Stay at home order leaving small businesses struggling

Governor+Whitmer%27s+Stay+Home%2C+Stay+Safe+order+is+slated+to+go+through+April+30.+Small+businesses+deemed+nonessential+have+been+struggling+especially.+Photo+from+Wikipedia+public+domain.

1st Lt. Andrew Layton

Governor Whitmer's Stay Home, Stay Safe order is slated to go through April 30. Small businesses deemed nonessential have been struggling especially. Photo from Wikipedia public domain.

Erin Astfalk '21, Staff Writer

The fast spread of COVID-19 has left many unanticipated effects on our community. That may be closing our schools indefinitely, closing of restaurants or the need to social distance.
However, there is one effect that was unexpected and very detrimental: the suffering of our local businesses. Nail salon owner Thomas Olivieri has personally felt the impacts of new policies put in place to slow the spread of the virus.
“We just opened our new salon about four weeks before the virus really hit, looking back which wasn’t a great idea,” Olivieri said.
Olivieri and his wife recently opened a new salon in the village in the park, called Organic Nails, according to Olivieri.
“We have been planning our opening for months, and this is something that no one could have predicted,” Oliveri said.
Oliveri’s salon is completely run by him and his wife and focuses on healthy and natural salon treatments, according to Oliveri.
“My wife was really excited to introduce Grosse Pointe residents to the salon’s unique treatments, but the shutdowns have really prevented this,” Olivieri said.
The Olivieris are not the only locals to be financially affected by the shutdown. Many other small businesses are also struggling, according to business owner Helen Denys.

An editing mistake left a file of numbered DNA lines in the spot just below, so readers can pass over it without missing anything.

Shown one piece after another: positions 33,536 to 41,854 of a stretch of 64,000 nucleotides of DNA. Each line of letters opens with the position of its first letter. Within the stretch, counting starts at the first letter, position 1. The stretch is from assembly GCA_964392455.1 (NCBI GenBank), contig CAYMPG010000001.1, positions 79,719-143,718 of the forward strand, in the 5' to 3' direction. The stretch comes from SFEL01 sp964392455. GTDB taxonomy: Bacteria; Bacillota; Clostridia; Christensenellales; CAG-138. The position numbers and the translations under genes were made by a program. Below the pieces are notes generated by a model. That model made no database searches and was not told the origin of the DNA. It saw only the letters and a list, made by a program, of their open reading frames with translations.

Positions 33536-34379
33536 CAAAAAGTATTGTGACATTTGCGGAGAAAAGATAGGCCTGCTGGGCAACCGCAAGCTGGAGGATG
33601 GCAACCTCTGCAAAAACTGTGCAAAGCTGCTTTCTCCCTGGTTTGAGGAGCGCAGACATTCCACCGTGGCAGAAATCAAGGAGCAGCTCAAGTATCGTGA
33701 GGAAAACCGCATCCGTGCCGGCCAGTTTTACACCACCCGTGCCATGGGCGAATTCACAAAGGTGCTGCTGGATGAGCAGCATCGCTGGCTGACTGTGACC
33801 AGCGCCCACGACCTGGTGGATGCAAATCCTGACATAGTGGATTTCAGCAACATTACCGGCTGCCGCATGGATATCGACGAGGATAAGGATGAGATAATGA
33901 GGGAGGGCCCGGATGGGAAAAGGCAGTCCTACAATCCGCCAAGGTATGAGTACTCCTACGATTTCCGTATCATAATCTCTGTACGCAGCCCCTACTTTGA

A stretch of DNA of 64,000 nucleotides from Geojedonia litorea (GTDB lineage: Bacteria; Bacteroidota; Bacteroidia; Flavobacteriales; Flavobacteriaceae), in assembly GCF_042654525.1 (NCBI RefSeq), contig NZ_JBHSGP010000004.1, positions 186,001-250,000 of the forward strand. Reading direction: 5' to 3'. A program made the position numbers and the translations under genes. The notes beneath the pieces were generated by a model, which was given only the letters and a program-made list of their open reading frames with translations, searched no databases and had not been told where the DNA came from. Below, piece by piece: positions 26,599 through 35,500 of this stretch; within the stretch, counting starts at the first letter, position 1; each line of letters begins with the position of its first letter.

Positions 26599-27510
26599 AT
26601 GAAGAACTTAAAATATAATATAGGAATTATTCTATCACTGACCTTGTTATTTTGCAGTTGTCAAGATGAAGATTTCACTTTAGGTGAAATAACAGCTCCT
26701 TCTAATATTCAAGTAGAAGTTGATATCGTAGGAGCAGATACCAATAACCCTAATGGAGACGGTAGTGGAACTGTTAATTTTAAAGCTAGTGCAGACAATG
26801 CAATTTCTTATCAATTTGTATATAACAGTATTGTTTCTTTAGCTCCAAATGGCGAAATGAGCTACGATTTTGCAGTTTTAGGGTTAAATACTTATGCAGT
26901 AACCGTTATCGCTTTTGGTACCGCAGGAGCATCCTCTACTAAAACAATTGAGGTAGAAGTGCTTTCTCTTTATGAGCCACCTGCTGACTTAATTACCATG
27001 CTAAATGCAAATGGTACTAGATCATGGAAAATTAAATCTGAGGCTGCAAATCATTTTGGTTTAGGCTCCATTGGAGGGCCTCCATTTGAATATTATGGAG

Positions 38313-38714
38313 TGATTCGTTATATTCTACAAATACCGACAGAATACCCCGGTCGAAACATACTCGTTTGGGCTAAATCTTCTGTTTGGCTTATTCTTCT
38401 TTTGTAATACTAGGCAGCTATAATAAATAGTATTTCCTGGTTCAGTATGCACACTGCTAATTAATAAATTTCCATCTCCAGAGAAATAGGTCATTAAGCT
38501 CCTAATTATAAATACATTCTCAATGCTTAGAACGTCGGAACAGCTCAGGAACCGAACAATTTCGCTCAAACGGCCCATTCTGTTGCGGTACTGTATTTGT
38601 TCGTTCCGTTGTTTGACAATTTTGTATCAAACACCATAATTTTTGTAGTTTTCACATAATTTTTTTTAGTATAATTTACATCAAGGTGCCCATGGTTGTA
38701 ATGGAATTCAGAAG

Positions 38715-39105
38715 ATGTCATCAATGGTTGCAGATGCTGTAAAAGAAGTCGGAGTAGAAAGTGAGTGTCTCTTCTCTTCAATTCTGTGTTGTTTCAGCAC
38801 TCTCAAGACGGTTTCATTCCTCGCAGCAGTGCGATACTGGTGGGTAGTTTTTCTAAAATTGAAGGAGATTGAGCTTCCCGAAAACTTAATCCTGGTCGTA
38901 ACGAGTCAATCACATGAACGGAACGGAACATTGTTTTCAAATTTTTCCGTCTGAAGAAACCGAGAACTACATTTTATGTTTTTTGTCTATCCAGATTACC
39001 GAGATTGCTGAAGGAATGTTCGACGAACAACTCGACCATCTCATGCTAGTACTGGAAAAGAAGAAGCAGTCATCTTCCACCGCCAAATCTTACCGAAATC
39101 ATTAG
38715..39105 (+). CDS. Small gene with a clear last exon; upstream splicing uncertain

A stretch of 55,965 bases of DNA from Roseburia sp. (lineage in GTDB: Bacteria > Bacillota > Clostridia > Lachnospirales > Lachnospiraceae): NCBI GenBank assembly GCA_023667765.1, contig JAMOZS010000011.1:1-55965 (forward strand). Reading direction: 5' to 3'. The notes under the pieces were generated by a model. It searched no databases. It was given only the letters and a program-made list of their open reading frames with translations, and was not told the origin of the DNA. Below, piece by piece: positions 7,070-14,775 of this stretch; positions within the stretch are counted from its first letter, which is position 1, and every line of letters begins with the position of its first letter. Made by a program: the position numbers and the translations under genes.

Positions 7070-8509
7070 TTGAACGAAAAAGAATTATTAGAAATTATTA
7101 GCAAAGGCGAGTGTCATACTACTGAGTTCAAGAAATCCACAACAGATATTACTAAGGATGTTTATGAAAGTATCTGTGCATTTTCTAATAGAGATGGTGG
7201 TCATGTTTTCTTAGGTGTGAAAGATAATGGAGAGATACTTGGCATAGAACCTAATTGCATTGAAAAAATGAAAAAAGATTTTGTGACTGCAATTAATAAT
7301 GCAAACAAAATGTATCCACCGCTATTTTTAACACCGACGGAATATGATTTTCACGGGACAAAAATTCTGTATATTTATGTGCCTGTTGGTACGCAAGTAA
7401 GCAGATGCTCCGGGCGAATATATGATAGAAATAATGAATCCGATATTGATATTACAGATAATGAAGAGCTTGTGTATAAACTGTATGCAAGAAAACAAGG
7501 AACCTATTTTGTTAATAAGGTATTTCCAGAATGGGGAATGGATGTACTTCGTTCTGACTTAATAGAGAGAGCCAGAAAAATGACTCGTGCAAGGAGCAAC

“My small shop, the Hoof n’ Woof, is kind of hidden behind Kercheval, so we don’t get a lot of foot traffic,” Denys said. “We rely a lot on local regulars, who haven’t been coming in recently.”
While it is important to keep supporting local businesses at this time, it’s a very difficult time for everyone, according to Denys.
“I mean obviously we’re hoping for some customers, but there’s so much panic going on everyone just doesn’t feel safe out and about,” Denysi said. “We understand how important it is to limit contact, but it leaves business owners in a very rough spot.”
Throughout this, it is important that everyone remembers to social distance, while maintaining loyalty to our local businesses when this is all over, according to long time Grosse Pointe resident Sally Wittwer.
“Up until the official shutdown, I tried my best to remember that shop owners are struggling,” Wittwer said. “When things go back to normal hopefully we can make up for lost business as a community.”
Since all nonessential businesses have been closed through the state lockdown, many small business owners must rely solely on savings.
“Our salon is so new that we don’t have a lot of regular customers that kept us afloat the couple of days leading up to the shut down,” Olivieri said. “And the fact that it is a nail salon doesn’t help.”
“I think it is important to remember that everyone is probably confused about what is safe and what is not,” Helen said. “It’s no one’s fault, no one could have anticipated this.”
Up until the governor lifts the stay at home order, all residents should respect this so commerce can return to our local businesses as quickly as possible, Witwer said.
“Right now, all we can really do is do our best to slow the spread, staying home as much as possible,” Wittwer said. “Hopefully when businesses open again we can all remember that they will need our support then most of all.”